For Washington’s geopolitical adversaries—Russia, Iran, and China—support for Cuba can almost be expected, as underscored by Moscow, Tehran, and Beijing’s firm defense of Maduro against the backdrop of increased U.S. pressure on his government in Caracas. Helping Havana stand strong in the face of the Trump administration’s anti-Cuba policies would represent not only opportunities for these states to gain greater clout in the Caribbean Basin but also to undermine U.S. hegemony in Washington’s immediate “strategic backyard,” further challenging the historic Monroe Doctrine.

For GCC members, which are close allies of the U.S., and depend on the sole superpower’s security umbrella, concerns about backlash from Washington may prompt their governments to act with caution when it comes to deepening relations with Havana during Trump’s presidency. Unquestionably, if the Venezuelan crisis escalates further with more direct intervention in the country’s internal affairs on the part of the U.S., GCC states may come under mounting pressure from the Trump administration to avoid collaboration with Cuba and the other two states in the “Troika.”

In applying such pressure on its allies to support the US’ tough stance against Havana, however, Washington is doing more to demonstrate its own isolation on the issue of Cuba’s embargo than it is doing to harm the island nation’s global reputation. From the perspective of virtually all Arab states, Cuba is a benign and friendly power, which offers invaluable investment opportunities, as opposed to a North Korea-like pariah state. Unquestionably, the MENA region’s OPEC members—the Gulf Arab monarchies, Algeria, and Iran—could make a major difference in Cuba’s future.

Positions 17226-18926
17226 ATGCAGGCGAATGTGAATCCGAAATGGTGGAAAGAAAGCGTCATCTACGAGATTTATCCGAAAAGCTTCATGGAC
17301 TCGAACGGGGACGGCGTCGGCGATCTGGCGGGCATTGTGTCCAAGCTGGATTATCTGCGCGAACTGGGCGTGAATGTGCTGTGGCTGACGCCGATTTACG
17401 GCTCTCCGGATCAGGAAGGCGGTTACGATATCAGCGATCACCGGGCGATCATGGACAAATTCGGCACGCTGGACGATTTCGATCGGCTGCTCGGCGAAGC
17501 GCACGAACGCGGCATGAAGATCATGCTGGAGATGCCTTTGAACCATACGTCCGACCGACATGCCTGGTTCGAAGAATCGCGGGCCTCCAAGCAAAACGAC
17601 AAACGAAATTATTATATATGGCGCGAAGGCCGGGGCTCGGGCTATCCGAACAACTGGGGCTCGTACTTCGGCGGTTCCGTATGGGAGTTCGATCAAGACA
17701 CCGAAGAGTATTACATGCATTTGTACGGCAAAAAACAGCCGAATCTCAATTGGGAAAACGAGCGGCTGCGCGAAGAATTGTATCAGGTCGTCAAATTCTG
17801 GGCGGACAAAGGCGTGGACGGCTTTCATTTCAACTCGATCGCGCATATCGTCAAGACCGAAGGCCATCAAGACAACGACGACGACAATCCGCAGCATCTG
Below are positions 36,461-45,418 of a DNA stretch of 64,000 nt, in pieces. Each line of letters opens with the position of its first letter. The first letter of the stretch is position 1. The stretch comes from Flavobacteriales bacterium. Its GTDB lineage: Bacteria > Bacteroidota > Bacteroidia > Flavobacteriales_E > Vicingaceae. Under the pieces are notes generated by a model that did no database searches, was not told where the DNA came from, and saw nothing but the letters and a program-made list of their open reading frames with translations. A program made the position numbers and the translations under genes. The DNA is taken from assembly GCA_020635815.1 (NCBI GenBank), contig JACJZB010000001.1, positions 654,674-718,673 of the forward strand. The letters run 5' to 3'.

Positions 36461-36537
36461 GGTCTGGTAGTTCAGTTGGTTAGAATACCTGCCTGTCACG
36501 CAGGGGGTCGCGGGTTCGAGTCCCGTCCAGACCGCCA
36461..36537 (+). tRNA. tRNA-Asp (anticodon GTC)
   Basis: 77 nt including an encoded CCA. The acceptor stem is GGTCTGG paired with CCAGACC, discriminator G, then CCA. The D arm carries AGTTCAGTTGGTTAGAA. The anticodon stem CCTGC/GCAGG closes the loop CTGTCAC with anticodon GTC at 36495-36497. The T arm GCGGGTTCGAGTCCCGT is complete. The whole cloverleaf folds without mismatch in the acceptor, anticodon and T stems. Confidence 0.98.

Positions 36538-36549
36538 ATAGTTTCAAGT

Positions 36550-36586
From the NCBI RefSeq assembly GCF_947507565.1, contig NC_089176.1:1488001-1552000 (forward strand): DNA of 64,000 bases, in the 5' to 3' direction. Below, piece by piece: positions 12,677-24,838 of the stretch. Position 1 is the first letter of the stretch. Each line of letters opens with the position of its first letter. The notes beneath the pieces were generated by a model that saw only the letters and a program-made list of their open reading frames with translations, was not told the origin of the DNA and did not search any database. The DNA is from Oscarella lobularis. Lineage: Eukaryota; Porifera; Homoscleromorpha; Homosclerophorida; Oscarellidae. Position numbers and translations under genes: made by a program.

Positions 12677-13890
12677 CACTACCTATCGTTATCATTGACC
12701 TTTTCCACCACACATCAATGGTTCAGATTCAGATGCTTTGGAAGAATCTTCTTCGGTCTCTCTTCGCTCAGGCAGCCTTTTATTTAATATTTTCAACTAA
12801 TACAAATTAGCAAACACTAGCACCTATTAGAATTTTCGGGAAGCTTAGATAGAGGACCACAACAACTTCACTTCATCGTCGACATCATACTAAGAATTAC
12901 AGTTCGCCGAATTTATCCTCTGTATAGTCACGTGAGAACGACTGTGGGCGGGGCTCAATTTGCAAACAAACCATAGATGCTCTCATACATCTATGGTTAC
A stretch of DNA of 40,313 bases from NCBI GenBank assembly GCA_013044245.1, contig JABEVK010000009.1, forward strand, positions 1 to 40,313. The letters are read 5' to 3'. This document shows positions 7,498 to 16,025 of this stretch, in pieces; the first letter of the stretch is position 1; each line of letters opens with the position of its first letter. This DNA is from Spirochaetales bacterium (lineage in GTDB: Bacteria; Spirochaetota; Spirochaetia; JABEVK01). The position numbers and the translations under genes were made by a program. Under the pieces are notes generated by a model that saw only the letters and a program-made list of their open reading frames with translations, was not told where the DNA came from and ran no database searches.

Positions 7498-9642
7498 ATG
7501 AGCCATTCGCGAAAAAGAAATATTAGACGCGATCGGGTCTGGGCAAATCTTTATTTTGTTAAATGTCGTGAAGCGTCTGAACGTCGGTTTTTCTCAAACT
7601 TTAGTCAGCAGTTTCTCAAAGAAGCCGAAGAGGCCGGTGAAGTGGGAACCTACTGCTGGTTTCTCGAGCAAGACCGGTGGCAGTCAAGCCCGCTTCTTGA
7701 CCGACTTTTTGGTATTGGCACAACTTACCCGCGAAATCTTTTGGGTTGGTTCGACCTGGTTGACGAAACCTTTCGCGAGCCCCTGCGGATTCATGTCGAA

If these gas- and oil-rich states manage to enable Havana to offset the economic costs that Cuba pays for its reliance on Venezuela by successfully diversifying their energy suppliers, these MENA governments will be seen by the Trump administration as undermining its agenda of squeezing Havana into making changes that align with Washington’s interests. Yet, given the risks of creating another source of tension with Washington, the extent to which America’s GCC allies will engage Cuba remains to be seen.